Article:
It was only a short 5-10 minute ride across the water; it was a beautiful day, and the views were great.
We went to The Canteen, a super cool sandwich shop in Dartmouth, to grab some lunch.
We shared the crabster sandwich, a mixture of snow crab, lobster, and truffle aioli. We also shared a trio of sides: kale, rice, and potato salad.
We loved everything, and were happy to finally have a delicious lobster roll. We've had a few in the past, but have never been happy with them ... until this one. We're still talking about The Canteen.
Later in the day we chilled out in the hotel room for a while and had a hotel room picnic. While on our winery tour, we had picked up some Dragon's Breath blue cheese, which was named Canada's best blue cheese two years in a row. Christopher ate that, and I stuck to the other snacks.
We hopped around to a few pubs in the evening, catching some live jazz, before heading to Field Guide for a late dinner. Field Guide was rated as one of Canada's top 100 restaurants for 2016.
The menu is simply written on a chalkboard on a wall, and things are crossed off as the kitchen runs out of them.
We ordered three small plates to share, starting with whipped ricotta with peas.
This dish was light and fresh. Next were the best fish cakes ever!
The charred tomatoes, dill, and beautiful sauce all paired perfectly with the fish cakes, which were crisp on the outside, and soft and tender on the inside. Our final plate was donair steamed buns, which were absolutely incredible.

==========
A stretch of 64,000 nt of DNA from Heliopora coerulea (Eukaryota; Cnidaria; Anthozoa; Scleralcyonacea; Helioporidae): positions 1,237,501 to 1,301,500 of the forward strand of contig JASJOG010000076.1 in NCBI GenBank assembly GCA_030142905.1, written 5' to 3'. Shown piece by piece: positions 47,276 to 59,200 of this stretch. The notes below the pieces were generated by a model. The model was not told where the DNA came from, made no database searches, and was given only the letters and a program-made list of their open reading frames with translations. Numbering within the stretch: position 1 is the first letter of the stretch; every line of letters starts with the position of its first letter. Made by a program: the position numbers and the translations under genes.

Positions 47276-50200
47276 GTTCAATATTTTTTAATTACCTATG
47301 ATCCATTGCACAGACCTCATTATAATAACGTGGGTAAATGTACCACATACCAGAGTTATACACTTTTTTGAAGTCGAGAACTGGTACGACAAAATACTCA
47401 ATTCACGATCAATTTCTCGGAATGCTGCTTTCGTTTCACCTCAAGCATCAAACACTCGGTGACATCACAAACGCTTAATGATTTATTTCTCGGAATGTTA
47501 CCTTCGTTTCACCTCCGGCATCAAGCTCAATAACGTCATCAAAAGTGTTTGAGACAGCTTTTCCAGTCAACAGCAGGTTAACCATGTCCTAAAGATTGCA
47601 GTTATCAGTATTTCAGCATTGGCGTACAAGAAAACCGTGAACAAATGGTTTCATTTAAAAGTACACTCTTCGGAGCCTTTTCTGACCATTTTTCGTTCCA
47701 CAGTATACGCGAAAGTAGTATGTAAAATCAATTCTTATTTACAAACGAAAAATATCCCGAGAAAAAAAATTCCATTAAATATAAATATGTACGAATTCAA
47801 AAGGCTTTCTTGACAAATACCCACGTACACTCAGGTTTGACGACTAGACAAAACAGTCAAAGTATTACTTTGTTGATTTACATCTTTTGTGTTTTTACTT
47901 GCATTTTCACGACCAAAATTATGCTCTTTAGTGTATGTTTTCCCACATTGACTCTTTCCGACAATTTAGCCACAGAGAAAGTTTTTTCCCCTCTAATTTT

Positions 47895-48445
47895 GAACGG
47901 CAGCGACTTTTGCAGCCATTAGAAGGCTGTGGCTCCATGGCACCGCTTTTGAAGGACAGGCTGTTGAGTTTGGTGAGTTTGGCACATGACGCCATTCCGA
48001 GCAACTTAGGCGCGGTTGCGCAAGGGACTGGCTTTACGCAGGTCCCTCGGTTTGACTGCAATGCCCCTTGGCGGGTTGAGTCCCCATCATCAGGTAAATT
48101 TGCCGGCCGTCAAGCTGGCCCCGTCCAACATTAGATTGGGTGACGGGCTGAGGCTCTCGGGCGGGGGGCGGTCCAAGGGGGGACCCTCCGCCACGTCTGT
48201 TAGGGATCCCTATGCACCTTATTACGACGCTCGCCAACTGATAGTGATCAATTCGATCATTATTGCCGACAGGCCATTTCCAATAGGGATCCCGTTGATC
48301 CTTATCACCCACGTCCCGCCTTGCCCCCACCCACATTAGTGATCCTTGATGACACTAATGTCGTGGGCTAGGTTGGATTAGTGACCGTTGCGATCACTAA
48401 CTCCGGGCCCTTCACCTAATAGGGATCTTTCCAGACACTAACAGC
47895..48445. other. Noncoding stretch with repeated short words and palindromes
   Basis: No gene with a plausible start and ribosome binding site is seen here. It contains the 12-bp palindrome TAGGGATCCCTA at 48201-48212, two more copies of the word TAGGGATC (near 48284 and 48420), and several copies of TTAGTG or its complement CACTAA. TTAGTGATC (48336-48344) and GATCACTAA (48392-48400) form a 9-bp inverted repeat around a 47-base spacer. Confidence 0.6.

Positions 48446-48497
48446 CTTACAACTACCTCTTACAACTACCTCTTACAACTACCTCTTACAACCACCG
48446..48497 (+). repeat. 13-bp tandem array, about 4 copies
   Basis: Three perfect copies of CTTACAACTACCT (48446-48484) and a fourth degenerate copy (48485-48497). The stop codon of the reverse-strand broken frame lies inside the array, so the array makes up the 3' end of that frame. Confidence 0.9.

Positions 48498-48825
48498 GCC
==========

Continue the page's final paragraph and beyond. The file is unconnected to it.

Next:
The lighting wasn't great in the restaurant, and the pictures don't do the food justice, but this restaurant was spot on with each dish.
I had to pack up at least half of mine to-go. For dinner that evening we went to The Bicycle Thief, a fantastic, and popular Italian restaurant with a gorgeous patio.
We ordered some scallops and oysters to start.
We then shared spaghetti with meatballs, and the most incredible risotto I've ever had, beet risotto, topped with crisp pancetta. This was an evening special, and it's not always on the menu, which is too bad, because I would order it again and again and again.
We took some of the beet risotto to-go, as we were too full to finish.
By this point in the trip we were starting to get pretty sad that we only had one full day and a bit before we'd be heading home; Halifax is really charming and the week seemed to be flying by.
When we're on vacation we try to avoid the popular touristy restaurants, in favour of the restaurants off the beaten path, where the locals are more likely to go. Because we didn't rent a car on this trip we took taxis quite a bit, and walked for many kilometers. We dined in areas all over Halifax, not just down by the water, where the prices are hiked for tourists, and the food isn't all that great. We did our research ahead of time, and then talked to a bunch of locals while in town, to make sure we hit up some of the best places.
Before you go on a trip, do you ever do food/ restaurant research?
How do you decide where to eat while on vacation?